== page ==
La Jetée is a conscious curation of image, sound and light elegantly assembled by Chris Marker. The film fuses an intimate, whispered narrative of a gentleman whom’s past, present and future is fabricated in an artificial cosmos played out to the viewer in spliced photography and verbal homily.
Marker articulately projects emotion and sensation through the collision of two single mediums, declaring a sci-fi-esque plot of heartbreak, murder and augmented reality.
The poetic realistic film through it’s awfully nonchalant nature amuses this idea of French austerity and neorealism, making apparent the fatalistic view of life through the surrealistic fable of the protagonist.
Professor Kriistina Hackle, Director of Film and Theatre at University of Southern California regards La Jetée as “a film created with strong images, it is about the power of the image, and how an image can mark and determine destiny.”
Hackle’s analysis of Marker’s La Jetée alleviated any confusion I had about the plot, particularly the final few screens, explaining ‘Although given the option to escape to the future alone, the man chooses to return to the past and remain with his love, the woman. He meets the woman on the pier at Orly Airport. The events that unfurled reveal that the haunted moment he witnessed as a child on the pier was actually the image of his own death”.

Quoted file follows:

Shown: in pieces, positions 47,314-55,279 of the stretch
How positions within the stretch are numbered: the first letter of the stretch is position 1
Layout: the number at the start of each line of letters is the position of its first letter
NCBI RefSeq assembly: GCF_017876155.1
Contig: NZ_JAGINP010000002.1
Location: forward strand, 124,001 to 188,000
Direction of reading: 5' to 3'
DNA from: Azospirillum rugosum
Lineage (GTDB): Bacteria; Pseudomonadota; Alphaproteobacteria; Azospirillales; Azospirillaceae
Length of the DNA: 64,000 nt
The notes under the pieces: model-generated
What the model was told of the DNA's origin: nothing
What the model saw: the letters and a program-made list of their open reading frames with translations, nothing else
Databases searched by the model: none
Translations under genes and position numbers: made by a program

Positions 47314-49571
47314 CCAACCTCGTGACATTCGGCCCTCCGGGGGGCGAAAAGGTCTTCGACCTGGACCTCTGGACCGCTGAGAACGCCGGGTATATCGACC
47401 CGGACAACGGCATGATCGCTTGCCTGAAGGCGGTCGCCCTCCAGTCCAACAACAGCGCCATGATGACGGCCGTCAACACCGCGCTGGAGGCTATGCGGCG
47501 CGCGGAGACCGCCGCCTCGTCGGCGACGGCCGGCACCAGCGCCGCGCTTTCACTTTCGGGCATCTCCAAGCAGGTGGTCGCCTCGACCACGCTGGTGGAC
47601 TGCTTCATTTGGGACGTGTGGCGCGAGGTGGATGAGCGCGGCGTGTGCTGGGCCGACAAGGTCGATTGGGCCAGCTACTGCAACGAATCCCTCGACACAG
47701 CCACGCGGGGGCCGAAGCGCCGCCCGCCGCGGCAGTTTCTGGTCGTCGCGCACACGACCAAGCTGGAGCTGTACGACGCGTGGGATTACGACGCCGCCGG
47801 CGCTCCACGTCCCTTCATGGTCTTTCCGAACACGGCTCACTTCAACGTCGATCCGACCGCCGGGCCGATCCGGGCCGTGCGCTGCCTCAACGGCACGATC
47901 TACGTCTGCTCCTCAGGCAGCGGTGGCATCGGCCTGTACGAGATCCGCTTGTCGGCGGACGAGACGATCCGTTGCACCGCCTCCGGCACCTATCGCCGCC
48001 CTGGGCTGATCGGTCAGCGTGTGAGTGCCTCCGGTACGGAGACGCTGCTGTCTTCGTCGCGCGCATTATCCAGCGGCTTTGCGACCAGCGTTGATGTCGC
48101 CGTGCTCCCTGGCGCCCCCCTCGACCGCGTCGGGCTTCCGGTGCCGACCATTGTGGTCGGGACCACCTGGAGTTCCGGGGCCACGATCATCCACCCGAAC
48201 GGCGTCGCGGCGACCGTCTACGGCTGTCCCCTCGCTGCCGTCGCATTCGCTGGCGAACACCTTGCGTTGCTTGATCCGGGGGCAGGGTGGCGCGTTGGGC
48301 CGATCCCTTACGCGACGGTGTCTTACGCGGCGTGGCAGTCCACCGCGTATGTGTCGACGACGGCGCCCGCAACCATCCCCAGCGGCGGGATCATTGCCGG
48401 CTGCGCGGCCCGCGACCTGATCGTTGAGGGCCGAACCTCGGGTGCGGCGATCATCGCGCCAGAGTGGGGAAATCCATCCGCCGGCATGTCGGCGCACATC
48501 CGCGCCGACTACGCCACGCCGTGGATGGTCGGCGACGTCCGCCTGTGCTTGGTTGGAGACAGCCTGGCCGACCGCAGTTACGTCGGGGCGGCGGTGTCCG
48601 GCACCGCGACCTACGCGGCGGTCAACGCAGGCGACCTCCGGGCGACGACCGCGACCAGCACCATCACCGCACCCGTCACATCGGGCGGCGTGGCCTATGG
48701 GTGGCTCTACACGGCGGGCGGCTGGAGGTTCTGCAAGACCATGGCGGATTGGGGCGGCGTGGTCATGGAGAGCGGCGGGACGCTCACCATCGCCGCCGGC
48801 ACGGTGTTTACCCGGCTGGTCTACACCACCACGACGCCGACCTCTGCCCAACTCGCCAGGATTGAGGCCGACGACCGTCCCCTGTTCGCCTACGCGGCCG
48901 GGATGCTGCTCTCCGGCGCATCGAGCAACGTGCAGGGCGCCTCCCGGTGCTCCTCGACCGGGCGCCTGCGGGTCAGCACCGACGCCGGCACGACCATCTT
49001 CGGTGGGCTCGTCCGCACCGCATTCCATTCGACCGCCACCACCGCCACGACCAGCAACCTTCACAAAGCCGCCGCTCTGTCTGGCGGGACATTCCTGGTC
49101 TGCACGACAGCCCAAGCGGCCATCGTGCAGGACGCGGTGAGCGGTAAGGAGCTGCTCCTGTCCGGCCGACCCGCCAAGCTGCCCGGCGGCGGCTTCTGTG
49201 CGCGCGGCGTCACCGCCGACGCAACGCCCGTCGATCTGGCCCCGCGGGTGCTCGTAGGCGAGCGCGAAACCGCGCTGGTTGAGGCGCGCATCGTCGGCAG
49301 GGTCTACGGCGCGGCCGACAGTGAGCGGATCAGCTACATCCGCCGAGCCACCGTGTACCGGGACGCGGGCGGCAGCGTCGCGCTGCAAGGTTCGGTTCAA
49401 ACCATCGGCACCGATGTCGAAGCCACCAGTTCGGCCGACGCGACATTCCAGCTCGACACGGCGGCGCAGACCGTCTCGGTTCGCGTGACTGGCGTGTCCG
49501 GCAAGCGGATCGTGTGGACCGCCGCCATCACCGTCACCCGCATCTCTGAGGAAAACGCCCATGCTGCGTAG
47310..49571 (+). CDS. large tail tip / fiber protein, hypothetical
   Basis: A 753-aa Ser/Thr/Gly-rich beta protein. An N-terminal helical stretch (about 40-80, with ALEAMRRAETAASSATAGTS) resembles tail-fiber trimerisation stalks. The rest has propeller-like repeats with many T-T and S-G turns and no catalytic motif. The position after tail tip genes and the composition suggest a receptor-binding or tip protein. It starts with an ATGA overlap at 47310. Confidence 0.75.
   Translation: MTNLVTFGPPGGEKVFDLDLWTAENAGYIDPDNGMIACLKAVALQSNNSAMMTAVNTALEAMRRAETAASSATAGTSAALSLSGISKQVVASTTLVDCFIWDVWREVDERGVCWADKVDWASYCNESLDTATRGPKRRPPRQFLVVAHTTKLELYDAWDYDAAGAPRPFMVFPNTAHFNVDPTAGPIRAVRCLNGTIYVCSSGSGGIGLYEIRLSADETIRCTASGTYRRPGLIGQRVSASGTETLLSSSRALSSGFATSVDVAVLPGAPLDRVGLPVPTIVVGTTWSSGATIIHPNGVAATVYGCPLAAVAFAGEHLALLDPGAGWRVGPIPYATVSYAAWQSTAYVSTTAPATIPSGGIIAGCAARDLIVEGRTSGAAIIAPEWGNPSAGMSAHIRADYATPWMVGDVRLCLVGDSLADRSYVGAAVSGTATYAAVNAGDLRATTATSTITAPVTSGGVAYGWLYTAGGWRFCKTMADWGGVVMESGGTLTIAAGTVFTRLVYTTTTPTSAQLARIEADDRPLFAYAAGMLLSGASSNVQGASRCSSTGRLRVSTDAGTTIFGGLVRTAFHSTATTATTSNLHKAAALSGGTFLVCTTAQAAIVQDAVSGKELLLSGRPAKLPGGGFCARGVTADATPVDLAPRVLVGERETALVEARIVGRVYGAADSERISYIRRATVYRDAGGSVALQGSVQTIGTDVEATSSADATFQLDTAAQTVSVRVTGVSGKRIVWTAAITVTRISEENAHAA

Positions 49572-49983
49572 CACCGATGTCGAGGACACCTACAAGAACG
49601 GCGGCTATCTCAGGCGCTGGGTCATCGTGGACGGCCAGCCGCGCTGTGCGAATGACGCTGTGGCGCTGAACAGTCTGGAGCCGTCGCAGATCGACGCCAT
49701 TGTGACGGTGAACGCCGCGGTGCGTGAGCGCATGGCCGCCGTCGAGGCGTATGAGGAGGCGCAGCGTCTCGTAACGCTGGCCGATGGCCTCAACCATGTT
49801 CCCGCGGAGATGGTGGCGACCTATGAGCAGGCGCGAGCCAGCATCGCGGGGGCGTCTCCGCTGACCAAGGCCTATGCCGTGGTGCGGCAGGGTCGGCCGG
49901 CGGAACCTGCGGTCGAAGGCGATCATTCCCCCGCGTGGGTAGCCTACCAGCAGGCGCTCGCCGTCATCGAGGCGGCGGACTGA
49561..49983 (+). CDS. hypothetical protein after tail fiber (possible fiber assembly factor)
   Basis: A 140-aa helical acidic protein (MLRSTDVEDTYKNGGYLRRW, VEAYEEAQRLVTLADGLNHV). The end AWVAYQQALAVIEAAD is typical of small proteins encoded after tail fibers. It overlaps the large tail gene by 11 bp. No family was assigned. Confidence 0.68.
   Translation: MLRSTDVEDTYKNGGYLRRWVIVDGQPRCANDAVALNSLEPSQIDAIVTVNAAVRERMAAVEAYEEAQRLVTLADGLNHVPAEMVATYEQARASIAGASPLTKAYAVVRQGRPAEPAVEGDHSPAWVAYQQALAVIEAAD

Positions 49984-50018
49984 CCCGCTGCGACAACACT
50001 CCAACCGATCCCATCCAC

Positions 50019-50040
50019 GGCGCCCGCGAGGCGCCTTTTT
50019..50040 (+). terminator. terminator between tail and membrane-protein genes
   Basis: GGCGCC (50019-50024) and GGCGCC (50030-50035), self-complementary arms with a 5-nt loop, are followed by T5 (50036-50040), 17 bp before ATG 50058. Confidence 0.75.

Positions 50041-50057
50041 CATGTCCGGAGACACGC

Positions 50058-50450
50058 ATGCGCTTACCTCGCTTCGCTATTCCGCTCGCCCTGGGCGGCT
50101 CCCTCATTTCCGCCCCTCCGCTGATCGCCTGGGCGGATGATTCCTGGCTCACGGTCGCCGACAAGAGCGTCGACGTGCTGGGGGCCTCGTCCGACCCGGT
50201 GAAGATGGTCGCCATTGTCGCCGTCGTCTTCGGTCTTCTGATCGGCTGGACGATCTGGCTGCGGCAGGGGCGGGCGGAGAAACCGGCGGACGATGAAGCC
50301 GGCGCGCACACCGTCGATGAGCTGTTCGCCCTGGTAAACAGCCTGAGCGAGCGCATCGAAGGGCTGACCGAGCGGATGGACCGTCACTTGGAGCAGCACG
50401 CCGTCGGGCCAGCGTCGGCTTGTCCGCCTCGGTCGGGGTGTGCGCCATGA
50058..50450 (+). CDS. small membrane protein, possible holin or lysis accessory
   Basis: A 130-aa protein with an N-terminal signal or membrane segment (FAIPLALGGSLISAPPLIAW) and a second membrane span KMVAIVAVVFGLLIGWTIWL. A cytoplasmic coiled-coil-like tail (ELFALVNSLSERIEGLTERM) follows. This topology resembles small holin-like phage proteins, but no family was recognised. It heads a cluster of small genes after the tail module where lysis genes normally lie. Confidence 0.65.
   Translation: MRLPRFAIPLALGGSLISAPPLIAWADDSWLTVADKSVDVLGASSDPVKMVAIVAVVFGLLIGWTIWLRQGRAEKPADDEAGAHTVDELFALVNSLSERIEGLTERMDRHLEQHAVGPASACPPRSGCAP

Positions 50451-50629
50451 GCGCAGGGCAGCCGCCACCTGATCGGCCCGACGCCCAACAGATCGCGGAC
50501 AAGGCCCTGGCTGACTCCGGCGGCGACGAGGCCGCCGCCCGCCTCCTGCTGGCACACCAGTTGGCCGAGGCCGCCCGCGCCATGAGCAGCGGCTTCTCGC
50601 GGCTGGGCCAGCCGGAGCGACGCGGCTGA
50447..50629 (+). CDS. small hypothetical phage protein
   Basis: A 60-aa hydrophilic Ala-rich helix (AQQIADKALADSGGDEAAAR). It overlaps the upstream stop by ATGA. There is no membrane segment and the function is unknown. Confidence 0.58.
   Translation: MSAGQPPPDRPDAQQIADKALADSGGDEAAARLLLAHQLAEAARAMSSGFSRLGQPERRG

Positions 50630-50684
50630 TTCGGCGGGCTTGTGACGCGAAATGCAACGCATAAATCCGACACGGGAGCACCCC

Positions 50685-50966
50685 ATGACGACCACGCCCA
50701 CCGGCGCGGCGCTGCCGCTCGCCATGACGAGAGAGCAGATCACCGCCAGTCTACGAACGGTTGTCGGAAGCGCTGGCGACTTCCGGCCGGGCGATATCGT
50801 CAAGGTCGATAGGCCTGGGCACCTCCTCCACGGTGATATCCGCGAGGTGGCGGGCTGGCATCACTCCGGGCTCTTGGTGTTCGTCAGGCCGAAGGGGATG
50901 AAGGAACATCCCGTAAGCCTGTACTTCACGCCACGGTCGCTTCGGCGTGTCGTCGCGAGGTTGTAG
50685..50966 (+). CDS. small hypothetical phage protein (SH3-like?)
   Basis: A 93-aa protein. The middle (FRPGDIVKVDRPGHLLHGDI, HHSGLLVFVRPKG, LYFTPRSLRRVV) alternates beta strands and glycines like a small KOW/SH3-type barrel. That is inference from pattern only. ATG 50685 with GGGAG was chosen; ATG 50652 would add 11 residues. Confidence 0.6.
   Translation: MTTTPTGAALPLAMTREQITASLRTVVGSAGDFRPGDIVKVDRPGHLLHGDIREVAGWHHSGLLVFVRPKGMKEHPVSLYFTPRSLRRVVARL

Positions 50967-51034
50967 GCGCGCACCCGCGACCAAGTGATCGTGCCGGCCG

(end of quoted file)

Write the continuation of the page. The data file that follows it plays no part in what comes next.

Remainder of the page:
Akin to Marker’s La Jetée, for our first in class task our group collated a series of 15 still frame photographs, denoting our hour at the Pub, or rather our desire to inevitably misuse time. The images were placed in consistent repeat as to solidify the incessant cycle of stalling and hesitation bound to any vocation of creativity.
Fitting with the poetic realistic and somewhat surrealistic nature of La Jetée, the composition of the chosen images were marginally austere.. after all, we were short of time and at the pub.
Excuses aside, the montage project accentuated the importance of powerful, simplistic imagery exposing curation of image and sound to be of paramount importance to image composition and subjectivity. Our “short film” could have been improved upon by altering the sequence of images per repeat as to generate a heightened sense of narrative.
Splicing elusive visuals of gambling and arguably controlled alcoholism, the montage was a testimony to the gluttony that comes with a lack of judgement when procrastinating. We are all susceptible to the temptation of fruitful indecision.
Block, M 2011, World Film Locations: Paris, Intellect Books Ltd, Bristol. Available from: ProQuest Ebook Central. [26 March 2017].